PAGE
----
Pete Hamill on Bobby Kennedy
BY SETH GITELL
The last place I would have imagined myself having a conversation with New York Daily News columnist Pete Hamill about the newspaper business is Peet’s Coffee in Coolidge Corner. Surely, such a talk would take place on Hamill’s home turf in some Manhattan bar like the Lion’s Head, McSorley’s, or Elaine’s. But it was at the packed Brookline café where Hamill, author of the new novel Forever (Little, Brown), regaled me with stories of his adventures in journalism.
Hamill was at the forefront of a generation of urban-newspaper columnists (many of them, like Hamill, Irish and blue-collar) that included Mike Royko of the Chicago Daily News, Jimmy Breslin of the New York Herald Tribune, and even Mike Barnicle of the Boston Globe. For almost four decades, Hamill has moved among the closely related worlds of newspapering, magazine freelancing, and book writing.
Back in the 1960s, when writing his New York Post column, Hamill made what he now describes as a " fatal mistake. " He befriended a politician: former attorney general Robert F. Kennedy, brother of the slain president, who was running for the US Senate from New York. " I became his friend. You can’t become a friend with a politician, " Hamill told me, ruefully.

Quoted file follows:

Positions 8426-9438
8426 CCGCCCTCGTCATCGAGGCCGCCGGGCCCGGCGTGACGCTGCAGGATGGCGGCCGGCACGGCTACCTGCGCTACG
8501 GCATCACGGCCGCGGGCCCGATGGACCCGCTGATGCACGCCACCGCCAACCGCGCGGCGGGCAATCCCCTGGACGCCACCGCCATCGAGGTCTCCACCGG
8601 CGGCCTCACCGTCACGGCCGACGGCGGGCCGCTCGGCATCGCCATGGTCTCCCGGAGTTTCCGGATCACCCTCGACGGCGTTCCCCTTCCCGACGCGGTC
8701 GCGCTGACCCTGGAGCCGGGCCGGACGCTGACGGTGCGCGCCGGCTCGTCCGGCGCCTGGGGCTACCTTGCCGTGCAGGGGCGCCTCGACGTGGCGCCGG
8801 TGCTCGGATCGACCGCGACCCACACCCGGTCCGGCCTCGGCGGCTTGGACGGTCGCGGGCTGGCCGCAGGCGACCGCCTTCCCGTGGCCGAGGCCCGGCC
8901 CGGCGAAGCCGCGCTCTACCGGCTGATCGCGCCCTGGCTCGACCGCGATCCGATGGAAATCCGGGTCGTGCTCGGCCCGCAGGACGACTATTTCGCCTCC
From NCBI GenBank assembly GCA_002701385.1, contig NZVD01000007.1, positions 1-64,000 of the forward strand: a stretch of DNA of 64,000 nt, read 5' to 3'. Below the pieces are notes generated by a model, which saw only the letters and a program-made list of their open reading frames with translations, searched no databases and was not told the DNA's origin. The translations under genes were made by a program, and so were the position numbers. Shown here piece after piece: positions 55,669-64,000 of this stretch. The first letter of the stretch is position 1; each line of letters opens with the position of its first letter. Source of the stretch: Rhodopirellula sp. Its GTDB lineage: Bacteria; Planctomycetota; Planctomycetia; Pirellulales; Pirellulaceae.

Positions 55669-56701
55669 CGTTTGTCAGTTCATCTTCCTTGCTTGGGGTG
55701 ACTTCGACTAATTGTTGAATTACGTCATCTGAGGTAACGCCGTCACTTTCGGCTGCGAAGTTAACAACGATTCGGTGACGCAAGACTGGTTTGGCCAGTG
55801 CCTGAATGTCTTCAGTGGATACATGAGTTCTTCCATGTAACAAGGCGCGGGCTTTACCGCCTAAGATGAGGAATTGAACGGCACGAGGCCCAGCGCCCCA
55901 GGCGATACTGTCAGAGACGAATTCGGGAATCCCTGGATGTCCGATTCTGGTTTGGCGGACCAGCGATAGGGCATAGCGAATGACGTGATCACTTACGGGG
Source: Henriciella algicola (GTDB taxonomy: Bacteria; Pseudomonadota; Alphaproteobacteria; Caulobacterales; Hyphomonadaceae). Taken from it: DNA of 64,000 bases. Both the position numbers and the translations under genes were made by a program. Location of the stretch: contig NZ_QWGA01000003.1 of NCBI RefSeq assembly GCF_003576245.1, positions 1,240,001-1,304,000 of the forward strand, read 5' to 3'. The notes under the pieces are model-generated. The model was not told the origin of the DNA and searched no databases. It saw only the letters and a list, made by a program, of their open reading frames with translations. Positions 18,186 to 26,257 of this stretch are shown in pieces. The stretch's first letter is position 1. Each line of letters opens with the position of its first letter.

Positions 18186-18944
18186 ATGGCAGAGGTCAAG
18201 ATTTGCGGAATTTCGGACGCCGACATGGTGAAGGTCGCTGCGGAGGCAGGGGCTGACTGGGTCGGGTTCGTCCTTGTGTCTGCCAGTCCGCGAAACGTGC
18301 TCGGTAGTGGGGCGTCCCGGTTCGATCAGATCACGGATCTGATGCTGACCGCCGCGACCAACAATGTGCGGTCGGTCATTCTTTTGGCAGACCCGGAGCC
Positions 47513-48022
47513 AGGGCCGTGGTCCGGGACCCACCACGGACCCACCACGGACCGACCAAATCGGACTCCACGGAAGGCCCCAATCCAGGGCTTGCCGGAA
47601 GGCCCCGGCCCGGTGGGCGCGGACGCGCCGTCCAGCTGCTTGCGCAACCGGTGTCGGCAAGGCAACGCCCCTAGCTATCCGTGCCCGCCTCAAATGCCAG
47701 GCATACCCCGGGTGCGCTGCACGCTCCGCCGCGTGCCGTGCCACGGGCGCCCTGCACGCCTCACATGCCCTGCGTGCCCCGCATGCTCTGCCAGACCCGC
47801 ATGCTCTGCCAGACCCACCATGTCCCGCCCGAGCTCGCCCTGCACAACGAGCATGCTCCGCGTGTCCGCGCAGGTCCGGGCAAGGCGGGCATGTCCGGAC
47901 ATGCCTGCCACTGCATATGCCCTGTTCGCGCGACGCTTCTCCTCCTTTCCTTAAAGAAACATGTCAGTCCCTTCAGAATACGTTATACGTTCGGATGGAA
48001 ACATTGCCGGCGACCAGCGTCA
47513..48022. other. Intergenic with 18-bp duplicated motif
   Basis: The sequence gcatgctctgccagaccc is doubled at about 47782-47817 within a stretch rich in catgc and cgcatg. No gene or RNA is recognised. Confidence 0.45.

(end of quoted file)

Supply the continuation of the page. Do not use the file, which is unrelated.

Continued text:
During the 1968 presidential campaign, Hamill and a handful of other newspaper reporters traveled with Kennedy. At night, Hamill recalled, the candidate would sometimes smoke a thin cigar, sip whiskey, and tell the columnist things he couldn’t use in his column. If he became president, Kennedy said, he would end the war in Vietnam. He would also change the nature of the Central Intelligence Agency. " He thought the operational arm should be shut down — that what they should be doing is getting intelligence, " said Hamill. " So that we know what we’re doing and not going around trying to bump people off in the alley like it was some bad movie. "
Then, as now, eliminating the operational arm of the CIA would have been controversial. But the journalist couldn’t use the information. " It was told to me in confidence, " he said. " I’m sure it was because it would disrupt the whole campaign. "
Hamill, of course, also spent much time reporting on the war in Vietnam, from Vietnam. It was the kind of reporting that doesn’t take place today and he doubts the Pentagon would ever give reporters the free reign in a battle zone that they had in Vietnam. " They’ll never do that again, " Hamill said, adding that he would have thought Secretary of State Colin Powell would be more supportive of reporting from war zones. " Powell knew [about] showing people what a war is. He’s the only one in this whole group who want this war, who knows what a war is. The other guys don’t know what a war looks like. They don’t know what brains look like on the ground. "
Issue Date: February 6 - 13, 2003
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